*Properties = define how the object/media in question behave/interact with other objects/media. Properties are dependent on its surroundings/external media. E.g., angle of refraction is dependent on not only wavelength, but also on the optical density of the object the EM wave interacts with. Wavelength is an attribute intrinsic to the EM wave regardless of external factors, like optical density of the media/atmospheric conditions, and is thus a characteristic. Refraction is a property defining how an EM wave interacts with non-opaque media, and is dependent on factors not intrinsic to EM waves. Therefore, it is a property.

    Well, that's my short definition!
  6. "Characteristic" is an adjective, whereas "Property" is a noun. (Source: Webster's New World Dictionary from 1972) The two terms can be distinguished by how they are used grammatically rather than by their meanings.

    For example, you could say, "Matt's tardiness is his characteristic behavior;" whereas you could NOT say, "Matt's tardiness is his property behavior."

    With some sentences you can get away with fudging the rules a bit, because in many cases it "sounds" right to use either term. Outside of how they are grammatically used, both terms pretty much mean the same thing.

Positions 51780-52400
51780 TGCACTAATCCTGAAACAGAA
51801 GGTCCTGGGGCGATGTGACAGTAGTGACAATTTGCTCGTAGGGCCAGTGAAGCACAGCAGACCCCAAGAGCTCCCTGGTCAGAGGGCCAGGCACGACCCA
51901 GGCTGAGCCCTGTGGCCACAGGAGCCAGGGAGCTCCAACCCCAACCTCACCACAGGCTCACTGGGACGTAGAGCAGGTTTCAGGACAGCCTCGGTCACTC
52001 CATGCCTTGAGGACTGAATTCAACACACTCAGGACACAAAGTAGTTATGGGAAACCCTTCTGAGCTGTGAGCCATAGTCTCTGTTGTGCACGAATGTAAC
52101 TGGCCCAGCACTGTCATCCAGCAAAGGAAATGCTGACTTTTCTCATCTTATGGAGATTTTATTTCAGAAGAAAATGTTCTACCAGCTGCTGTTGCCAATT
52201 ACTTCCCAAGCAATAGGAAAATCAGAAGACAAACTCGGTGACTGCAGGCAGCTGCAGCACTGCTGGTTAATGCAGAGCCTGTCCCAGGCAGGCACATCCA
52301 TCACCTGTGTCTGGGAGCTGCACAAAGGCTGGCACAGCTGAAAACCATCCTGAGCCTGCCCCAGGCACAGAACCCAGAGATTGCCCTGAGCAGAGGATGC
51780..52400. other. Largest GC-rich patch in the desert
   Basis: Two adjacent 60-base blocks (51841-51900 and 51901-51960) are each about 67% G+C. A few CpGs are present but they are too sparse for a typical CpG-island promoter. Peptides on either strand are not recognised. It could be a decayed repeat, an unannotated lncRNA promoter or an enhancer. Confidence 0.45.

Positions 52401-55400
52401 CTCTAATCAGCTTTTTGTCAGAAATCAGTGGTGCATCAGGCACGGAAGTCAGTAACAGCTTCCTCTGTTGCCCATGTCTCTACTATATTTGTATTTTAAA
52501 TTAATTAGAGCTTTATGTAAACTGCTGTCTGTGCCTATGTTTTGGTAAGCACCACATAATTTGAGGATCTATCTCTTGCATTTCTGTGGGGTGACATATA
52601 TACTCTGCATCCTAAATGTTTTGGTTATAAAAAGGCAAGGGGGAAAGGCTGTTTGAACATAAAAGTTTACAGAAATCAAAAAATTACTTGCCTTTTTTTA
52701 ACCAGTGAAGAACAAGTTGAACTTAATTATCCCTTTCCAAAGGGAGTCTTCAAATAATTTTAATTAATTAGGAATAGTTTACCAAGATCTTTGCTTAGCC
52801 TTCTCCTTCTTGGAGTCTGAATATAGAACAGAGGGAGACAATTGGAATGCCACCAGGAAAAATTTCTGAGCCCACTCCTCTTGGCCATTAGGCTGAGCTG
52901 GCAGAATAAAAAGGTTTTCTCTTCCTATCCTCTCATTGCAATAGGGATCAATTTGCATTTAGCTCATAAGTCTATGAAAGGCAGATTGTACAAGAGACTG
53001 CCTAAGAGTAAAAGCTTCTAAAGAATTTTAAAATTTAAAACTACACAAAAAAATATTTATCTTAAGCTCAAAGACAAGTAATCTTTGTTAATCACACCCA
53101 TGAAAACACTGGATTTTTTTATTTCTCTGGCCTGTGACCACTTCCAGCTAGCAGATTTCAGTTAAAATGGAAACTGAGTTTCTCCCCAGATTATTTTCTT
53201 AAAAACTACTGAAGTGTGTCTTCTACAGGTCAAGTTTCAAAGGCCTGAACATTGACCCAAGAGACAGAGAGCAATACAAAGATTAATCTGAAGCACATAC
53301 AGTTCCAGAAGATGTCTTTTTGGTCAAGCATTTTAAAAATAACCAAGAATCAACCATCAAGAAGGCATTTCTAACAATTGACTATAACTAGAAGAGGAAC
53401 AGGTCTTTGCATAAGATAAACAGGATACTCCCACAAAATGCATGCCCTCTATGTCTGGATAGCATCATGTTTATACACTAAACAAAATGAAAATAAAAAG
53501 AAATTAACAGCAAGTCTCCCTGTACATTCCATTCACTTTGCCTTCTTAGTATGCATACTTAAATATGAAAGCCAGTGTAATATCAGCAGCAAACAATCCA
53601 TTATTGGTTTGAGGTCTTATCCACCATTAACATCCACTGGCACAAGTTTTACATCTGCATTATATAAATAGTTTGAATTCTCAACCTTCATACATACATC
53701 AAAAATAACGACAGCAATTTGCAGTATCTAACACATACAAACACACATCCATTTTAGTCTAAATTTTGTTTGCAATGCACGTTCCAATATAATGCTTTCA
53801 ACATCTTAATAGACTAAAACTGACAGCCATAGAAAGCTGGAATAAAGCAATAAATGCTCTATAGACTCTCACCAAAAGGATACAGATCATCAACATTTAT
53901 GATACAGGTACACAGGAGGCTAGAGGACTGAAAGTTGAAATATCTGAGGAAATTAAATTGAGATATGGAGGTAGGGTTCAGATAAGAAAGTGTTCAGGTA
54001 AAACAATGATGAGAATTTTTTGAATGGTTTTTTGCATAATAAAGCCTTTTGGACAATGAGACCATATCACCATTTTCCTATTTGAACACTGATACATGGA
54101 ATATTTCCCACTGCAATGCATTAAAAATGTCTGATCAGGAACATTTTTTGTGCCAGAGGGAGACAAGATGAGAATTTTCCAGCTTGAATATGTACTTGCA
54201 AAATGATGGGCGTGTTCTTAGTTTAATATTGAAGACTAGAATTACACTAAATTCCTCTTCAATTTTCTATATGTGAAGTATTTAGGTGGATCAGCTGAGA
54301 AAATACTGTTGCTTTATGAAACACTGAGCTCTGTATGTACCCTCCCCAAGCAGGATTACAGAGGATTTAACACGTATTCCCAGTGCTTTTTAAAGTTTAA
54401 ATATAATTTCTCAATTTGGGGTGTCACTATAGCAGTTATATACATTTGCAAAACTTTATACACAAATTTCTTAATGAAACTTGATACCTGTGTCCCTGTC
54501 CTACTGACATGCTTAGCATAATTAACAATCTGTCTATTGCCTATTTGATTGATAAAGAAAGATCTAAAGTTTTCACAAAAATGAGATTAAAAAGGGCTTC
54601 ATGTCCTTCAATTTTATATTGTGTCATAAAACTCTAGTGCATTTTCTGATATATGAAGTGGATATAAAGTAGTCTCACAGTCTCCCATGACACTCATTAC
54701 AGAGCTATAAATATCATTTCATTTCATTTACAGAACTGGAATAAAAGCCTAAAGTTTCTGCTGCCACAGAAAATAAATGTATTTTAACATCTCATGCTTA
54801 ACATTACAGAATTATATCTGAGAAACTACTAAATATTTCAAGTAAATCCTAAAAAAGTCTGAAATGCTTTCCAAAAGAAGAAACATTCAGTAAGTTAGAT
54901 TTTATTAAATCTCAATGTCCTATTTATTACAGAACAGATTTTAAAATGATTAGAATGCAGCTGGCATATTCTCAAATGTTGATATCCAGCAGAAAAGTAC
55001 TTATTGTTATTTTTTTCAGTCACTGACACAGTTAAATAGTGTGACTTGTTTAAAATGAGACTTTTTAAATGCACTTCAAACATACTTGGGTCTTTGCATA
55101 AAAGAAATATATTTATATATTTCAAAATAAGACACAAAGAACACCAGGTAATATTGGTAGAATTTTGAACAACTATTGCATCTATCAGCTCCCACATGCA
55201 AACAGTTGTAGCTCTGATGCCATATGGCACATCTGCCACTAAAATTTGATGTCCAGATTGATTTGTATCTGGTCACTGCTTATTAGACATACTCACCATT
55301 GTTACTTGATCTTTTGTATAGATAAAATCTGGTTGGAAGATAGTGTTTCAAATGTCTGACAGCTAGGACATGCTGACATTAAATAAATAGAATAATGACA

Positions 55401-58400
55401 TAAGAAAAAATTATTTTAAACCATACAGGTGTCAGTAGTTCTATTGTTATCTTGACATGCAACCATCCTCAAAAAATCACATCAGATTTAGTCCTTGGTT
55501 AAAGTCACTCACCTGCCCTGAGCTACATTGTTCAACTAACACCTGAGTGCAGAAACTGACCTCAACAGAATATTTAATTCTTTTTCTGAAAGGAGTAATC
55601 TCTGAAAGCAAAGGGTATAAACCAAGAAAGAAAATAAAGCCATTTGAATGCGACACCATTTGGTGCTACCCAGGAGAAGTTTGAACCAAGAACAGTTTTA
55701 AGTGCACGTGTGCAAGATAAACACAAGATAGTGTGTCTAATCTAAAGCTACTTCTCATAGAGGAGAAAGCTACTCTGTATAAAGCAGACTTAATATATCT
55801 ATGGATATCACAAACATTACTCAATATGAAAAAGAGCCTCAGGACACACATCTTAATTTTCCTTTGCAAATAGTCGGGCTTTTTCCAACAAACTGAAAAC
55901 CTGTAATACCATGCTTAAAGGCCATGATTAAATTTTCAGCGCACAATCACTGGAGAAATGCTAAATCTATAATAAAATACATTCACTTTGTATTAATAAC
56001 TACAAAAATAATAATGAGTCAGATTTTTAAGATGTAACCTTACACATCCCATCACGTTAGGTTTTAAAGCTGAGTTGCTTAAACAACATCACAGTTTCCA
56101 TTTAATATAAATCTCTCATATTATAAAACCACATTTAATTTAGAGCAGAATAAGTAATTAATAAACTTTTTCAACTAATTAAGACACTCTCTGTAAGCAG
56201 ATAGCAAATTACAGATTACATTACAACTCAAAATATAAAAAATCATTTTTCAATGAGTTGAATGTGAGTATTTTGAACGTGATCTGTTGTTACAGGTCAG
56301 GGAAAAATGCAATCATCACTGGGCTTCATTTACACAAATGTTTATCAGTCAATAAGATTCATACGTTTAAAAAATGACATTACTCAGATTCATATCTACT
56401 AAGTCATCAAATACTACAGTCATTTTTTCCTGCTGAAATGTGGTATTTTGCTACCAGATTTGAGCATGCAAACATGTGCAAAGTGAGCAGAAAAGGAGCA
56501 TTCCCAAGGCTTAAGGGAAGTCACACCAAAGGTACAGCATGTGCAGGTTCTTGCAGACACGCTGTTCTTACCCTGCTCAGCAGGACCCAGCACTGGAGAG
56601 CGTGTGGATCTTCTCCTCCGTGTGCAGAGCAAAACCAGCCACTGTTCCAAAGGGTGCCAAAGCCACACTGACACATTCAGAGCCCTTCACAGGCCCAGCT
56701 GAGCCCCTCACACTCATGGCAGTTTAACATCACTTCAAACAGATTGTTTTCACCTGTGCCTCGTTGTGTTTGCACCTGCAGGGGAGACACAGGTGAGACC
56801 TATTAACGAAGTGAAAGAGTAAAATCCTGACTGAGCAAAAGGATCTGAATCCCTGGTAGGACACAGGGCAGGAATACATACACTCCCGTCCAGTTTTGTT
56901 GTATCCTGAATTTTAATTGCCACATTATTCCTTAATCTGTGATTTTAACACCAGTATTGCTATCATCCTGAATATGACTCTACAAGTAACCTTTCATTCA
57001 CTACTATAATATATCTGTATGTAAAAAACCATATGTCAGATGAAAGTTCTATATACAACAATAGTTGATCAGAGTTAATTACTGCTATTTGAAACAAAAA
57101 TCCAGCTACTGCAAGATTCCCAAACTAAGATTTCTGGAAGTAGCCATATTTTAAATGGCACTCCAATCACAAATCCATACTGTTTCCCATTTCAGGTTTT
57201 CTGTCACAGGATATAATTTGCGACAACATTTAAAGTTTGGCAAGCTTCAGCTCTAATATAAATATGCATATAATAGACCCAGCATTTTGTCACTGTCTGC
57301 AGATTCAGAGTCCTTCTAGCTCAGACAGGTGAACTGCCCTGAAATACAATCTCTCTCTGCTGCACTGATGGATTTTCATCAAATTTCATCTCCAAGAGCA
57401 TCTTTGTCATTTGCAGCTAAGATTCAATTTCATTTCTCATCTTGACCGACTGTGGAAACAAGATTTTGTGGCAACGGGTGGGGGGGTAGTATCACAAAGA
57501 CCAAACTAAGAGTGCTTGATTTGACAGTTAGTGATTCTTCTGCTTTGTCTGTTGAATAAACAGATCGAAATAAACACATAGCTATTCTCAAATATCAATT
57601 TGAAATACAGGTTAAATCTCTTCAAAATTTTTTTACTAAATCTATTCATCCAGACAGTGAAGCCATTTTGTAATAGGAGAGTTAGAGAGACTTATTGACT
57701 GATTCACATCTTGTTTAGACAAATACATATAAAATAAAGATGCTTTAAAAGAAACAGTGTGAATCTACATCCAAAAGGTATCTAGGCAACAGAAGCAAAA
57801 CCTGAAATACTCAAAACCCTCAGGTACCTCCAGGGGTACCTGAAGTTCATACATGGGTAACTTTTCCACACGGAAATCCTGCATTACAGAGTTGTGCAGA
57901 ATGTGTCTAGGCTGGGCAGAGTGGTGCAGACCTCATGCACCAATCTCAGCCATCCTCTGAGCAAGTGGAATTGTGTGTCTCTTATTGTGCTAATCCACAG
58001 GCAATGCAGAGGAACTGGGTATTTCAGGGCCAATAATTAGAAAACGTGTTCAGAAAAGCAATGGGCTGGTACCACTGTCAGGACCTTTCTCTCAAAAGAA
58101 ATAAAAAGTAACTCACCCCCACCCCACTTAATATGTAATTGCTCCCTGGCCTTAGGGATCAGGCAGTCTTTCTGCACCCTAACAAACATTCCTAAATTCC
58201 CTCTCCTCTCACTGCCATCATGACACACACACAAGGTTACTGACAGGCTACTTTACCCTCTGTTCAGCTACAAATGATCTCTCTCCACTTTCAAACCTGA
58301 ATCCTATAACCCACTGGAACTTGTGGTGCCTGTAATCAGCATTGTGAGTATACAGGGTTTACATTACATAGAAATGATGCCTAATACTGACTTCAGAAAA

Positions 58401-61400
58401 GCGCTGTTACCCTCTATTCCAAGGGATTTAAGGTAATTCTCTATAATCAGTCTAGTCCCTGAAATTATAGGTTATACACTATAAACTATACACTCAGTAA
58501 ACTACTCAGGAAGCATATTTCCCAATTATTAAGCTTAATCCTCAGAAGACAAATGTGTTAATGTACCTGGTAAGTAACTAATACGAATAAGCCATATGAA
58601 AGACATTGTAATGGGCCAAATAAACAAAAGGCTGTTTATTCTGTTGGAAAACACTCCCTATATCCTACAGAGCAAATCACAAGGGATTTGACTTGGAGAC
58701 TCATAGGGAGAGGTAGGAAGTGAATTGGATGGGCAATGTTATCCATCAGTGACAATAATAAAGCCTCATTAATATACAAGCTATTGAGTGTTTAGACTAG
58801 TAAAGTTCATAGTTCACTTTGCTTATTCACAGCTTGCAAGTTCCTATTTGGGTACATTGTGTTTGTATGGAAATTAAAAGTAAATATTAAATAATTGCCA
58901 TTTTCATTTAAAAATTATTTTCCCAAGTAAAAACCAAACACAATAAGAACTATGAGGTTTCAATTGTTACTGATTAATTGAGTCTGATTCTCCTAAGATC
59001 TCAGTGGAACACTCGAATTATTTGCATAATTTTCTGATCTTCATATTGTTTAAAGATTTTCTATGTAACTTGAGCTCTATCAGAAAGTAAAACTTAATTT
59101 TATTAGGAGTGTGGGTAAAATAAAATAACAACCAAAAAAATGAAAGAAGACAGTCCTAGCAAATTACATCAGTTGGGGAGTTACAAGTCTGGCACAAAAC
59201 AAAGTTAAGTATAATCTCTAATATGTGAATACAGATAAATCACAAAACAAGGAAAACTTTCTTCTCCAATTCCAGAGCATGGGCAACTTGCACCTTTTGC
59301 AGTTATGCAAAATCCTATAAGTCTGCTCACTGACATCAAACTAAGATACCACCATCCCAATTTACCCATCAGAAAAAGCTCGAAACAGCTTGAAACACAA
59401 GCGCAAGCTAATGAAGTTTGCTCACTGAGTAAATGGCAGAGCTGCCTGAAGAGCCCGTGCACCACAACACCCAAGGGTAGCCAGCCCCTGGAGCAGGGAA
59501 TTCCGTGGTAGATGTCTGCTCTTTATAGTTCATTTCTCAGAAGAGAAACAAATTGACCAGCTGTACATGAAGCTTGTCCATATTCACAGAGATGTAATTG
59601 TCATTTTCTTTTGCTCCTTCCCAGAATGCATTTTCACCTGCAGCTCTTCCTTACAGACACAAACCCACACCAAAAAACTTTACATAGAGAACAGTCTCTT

Hope this helps.
  7. You Are Wrong :mad:. "Characteristic" IS also a noun.
    You could say, "Tardiness is a characteristic of Matt's behavior."

    -In addition, provides the definition of characteristic as a noun:

    *Characteristic - "A feature that helps to identify, tell apart, or describe recognizably; a distinguishing mark or trait."
    ("feature" is also a noun)

    Yes, that source also lists the NOUN definition of "characteristic". Please check it again.

    ??Both are gramatically used as nouns. They are distinguished via meaning and definition.
    Example: "Refraction is a property of EM waves."
    Example: "Wavelength is a characteristic of EM waves"

    Both "property" and "characteristic" are properly used here as nouns. Both sentences are gramatically correct.

    There are cases when we "get away" with incorrect grammar. For example, many answer the telephone "It's me, Billy" (or whatever your name happens to be), although it is grammatically correct to say "It's I, Billy" (or whatever your name happens to be).
    Indeed, "characteristic" and "property" are synonyms, and are often substituted for one another. However, this thread was opened to elucidate the differences between "characteristics" and "properties", at least in the context of physics.

    I hope you understand that it is grammatically correct to use the terms "characteristic" and "property" as nouns. Returning to the original argument that opened this thread, how would YOU distinguish between either of the nouns, "characteristic" and "property" ?
    Last edited: Aug 21, 2005
  8. Claude Bile

    Claude Bile 1,479
    Science Advisor